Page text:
Media rules the world, so don’t be a tyrant.

Here’s a big news flash- you don’t have to describe every detail in order for readers to know that a thing happened. Andrew Klavan, author of If We Survive, knew that it was crucial for one of his protagonists to use a swear word as part of her character arc, but he was still writing for Christian teenagers who don’t appreciate those sorts of things. So what did the ingenious Klavan do? He made the swearing scene happen off-screen. The character’s arc was completely developed and the story still packed quite as much of a punch, but Klavan didn’t have to verbally abuse his readers to achieve that effect.

Again, in the 1950s, if someone was beheaded in The Inn of the Sixth Happiness or if the Duke of Gloucester had a you-know-what scene with Lady Anne, Mark Robson and Laurence Olivier just made those things happen off-screen. And no one ever criticized Olivier for being a bad storyteller. So are our stories in the 2010s more developed, or just more debauched?

No more excuses. At this point, we all have two options. One, we can take out the bad stuff and write purpose-filled books, proving that we know right from wrong and care about helping people to understand the world we live in. Or two, we can leave the bad stuff in and prove that we don’t really care about anything but the money.

It’s your choice.

Hannah A. Krynicki

Am I right or wrong? What do you think about gratuitous content in media? 

8 thoughts on “Dear Fellow Writers: It’s Not for Adults, Either

  1. Oh my goodness!!! How can I thank you enough for totally calling this out and laying bare and straight? You totally nailed that down. It’s such a sad truth in today’s culture. (one of the many reasons I read old literature) We need more authors who can write a wonderful story without all the gratuitous junk!


    • You got that right about old books- although writers like D.H. Lawrence sometimes pushed those boundaries for no sensible reason. Thankfully, it seems that you are on the right path for offering replacements for all that junk. 🙂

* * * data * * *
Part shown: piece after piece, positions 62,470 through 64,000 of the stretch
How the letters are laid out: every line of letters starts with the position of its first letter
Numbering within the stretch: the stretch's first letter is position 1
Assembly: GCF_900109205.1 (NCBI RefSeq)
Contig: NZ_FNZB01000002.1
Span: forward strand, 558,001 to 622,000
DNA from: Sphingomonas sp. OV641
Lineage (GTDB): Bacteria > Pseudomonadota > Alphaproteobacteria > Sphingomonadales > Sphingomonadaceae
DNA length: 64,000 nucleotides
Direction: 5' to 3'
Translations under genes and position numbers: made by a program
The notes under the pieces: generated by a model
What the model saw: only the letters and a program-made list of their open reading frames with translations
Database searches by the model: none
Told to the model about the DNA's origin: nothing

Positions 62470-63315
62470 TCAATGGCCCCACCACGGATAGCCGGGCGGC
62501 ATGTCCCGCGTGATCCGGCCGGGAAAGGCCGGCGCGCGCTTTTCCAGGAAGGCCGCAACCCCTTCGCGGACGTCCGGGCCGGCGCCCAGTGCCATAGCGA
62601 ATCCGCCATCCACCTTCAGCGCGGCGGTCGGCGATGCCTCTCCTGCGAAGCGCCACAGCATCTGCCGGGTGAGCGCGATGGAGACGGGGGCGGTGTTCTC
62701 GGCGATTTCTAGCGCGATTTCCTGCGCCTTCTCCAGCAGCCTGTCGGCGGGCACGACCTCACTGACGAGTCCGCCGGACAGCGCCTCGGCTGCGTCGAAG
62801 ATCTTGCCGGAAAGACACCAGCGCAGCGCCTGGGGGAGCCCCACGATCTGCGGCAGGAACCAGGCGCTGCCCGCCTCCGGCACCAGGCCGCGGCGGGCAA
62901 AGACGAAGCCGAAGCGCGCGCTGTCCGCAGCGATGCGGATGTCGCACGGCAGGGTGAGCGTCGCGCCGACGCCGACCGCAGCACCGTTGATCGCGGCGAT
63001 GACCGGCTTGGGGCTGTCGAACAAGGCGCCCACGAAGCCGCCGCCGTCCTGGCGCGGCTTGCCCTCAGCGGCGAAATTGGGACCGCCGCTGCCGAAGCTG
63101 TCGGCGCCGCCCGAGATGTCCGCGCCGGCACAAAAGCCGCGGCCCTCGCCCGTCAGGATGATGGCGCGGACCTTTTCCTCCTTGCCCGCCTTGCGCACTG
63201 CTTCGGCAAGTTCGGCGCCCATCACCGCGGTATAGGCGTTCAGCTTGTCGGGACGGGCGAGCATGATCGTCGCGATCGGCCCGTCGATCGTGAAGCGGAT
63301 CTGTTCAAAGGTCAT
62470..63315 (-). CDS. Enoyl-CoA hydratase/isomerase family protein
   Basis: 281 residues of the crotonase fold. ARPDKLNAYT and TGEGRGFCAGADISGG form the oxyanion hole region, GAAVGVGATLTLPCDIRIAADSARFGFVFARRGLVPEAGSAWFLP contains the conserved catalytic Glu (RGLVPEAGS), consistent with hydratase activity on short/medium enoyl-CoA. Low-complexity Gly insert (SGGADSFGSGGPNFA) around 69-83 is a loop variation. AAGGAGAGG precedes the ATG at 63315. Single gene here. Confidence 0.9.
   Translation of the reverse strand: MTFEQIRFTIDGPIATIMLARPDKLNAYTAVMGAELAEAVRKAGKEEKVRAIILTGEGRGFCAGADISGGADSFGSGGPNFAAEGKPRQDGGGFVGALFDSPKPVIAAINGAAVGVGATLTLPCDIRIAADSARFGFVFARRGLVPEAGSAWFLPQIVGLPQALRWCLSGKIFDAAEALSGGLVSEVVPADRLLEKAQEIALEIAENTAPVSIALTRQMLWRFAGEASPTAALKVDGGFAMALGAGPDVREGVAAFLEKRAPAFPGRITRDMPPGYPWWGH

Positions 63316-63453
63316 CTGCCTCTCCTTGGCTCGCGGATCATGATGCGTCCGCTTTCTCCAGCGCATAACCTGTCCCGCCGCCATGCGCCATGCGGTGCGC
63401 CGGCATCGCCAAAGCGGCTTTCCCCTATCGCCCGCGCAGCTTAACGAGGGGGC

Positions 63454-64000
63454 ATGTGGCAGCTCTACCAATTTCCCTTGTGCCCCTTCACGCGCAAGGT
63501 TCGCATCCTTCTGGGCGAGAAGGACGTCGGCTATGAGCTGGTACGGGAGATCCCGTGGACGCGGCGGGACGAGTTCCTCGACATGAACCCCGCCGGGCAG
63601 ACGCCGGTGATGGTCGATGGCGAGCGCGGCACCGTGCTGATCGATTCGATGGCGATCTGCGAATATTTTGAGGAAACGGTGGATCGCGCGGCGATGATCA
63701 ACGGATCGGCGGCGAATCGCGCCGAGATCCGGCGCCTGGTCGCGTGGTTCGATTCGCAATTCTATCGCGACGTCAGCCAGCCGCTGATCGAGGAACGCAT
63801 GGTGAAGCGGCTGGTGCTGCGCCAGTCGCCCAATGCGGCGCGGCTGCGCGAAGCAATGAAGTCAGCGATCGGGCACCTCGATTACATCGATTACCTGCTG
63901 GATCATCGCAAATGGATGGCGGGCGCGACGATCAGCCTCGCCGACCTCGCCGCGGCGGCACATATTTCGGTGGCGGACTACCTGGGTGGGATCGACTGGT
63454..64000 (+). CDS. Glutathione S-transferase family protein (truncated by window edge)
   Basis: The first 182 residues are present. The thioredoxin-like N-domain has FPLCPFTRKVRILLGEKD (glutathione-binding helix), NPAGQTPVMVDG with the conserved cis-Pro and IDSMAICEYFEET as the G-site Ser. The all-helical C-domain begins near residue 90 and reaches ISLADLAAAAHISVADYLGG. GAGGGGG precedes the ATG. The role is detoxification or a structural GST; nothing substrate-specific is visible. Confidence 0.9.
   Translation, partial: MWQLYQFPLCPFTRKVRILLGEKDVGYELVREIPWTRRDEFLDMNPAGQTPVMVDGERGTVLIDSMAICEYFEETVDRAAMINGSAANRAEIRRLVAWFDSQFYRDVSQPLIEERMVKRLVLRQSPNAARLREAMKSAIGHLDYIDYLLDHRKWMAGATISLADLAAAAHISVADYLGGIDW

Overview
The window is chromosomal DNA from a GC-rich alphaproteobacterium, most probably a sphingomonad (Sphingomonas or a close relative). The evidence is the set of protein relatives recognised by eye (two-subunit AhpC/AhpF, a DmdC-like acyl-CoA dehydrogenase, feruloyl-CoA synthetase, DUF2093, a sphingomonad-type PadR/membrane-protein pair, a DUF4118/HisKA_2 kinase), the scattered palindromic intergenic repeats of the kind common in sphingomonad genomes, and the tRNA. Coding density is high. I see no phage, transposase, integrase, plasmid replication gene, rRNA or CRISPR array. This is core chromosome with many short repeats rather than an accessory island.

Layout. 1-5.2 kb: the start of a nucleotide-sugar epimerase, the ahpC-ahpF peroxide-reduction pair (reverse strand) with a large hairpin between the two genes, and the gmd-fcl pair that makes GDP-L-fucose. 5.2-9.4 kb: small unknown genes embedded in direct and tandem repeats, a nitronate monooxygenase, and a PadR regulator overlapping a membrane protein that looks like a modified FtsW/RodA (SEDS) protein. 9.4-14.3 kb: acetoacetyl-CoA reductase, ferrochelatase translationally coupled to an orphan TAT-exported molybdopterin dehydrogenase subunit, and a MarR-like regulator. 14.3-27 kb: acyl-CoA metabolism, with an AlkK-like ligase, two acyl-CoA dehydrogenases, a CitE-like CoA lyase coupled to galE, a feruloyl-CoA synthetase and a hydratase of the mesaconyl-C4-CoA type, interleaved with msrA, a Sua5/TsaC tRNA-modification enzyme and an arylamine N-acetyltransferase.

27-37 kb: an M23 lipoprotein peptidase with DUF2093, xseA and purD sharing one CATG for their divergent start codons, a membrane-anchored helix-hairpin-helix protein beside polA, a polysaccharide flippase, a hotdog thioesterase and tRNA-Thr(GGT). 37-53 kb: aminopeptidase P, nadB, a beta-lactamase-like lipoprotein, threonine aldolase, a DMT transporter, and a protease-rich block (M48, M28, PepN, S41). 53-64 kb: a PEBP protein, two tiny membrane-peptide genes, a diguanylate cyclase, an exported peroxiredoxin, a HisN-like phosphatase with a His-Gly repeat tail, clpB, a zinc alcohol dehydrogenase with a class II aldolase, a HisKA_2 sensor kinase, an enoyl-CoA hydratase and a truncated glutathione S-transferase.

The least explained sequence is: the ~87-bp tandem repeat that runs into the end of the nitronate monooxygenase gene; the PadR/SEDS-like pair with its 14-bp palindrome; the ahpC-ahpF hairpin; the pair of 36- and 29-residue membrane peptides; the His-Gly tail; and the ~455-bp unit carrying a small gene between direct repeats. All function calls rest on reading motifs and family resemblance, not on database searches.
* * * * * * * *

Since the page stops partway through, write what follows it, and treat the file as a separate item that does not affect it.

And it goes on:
• It would be cool to post a list of old books that are still written well enough to capture the short attention span of today’s audience. Obviously there is a certain amount of taste and desire that comes into play when reading a book such as Pride and Prejudice, Shakespeare, G. A. Henty, and the like. But I honestly think that if we got more people to read books such as that it would begin to show in their own writing and thinking. I know it surely has in mine. (Or so I hope.)
        “And she must expand her mind by extensive reading.”
        ~Mr. Darcy – Pride and Prejudice


        • That is a good idea! I and my sister have tried to compile a list on our book blog, but I’d like to see a list of your favorites, too.


  2. Well said. Even though there are days when I just check my brain at the door to enjoy a crazy romp (ie: Deadpool) those are times when I’m prepared for it because I know it’s coming. Unfortunately most days it’s as you say. A slap in the face with something gratuitous, placed there specifically for ratings, or a certain demographic. Too often it is to the detriment of the story that they do this.


    • That is true, too; a lot of movies have gratuitous content just to achieve that PG-13 rating. And like you said, it’s okay to ignore those things sometimes, but it is different to put that in my own writing.

      Liked by 1 person

  3. Amen, amen, and amen!!! Thanks for writing this post. It’s just plain lazy for people to add cuss words and other inappropriate material for the “shock effect.” Instead of spending time coming up with a good story, some authors spend time wondering what the next cuss word they put in should be. I have a book about writing called “How to Write a D*** Good Novel” (my grandma couldn’t reading the cuss word on the cover, so she bought it for me ), and while the author does have some good writing tips, one piece of advice this author gives to other young authors is that characters should be more passionate and emotional than real humans. This advice isn’t necessarily bad–until he says that this includes the characters having more sex. It’s ridiculous that authors think they have to add inappropriate material to sell their books. That’s flat out not true. While some readers DO enjoy reading those trashy books (I have no clue why), a LOT of readers DON’T! Plus, we pretend that this content is okay for adults to read, but it shouldn’t be okay for ANYONE to read.
    Rant over.


    • Wow, nicely expressed. I love reading a good rant now and then. That author took his ideas a little (or a lot) too far… no one should have to read that sort of trash. Quality, not meaningless wince factors, sells books.

      Liked by 2 people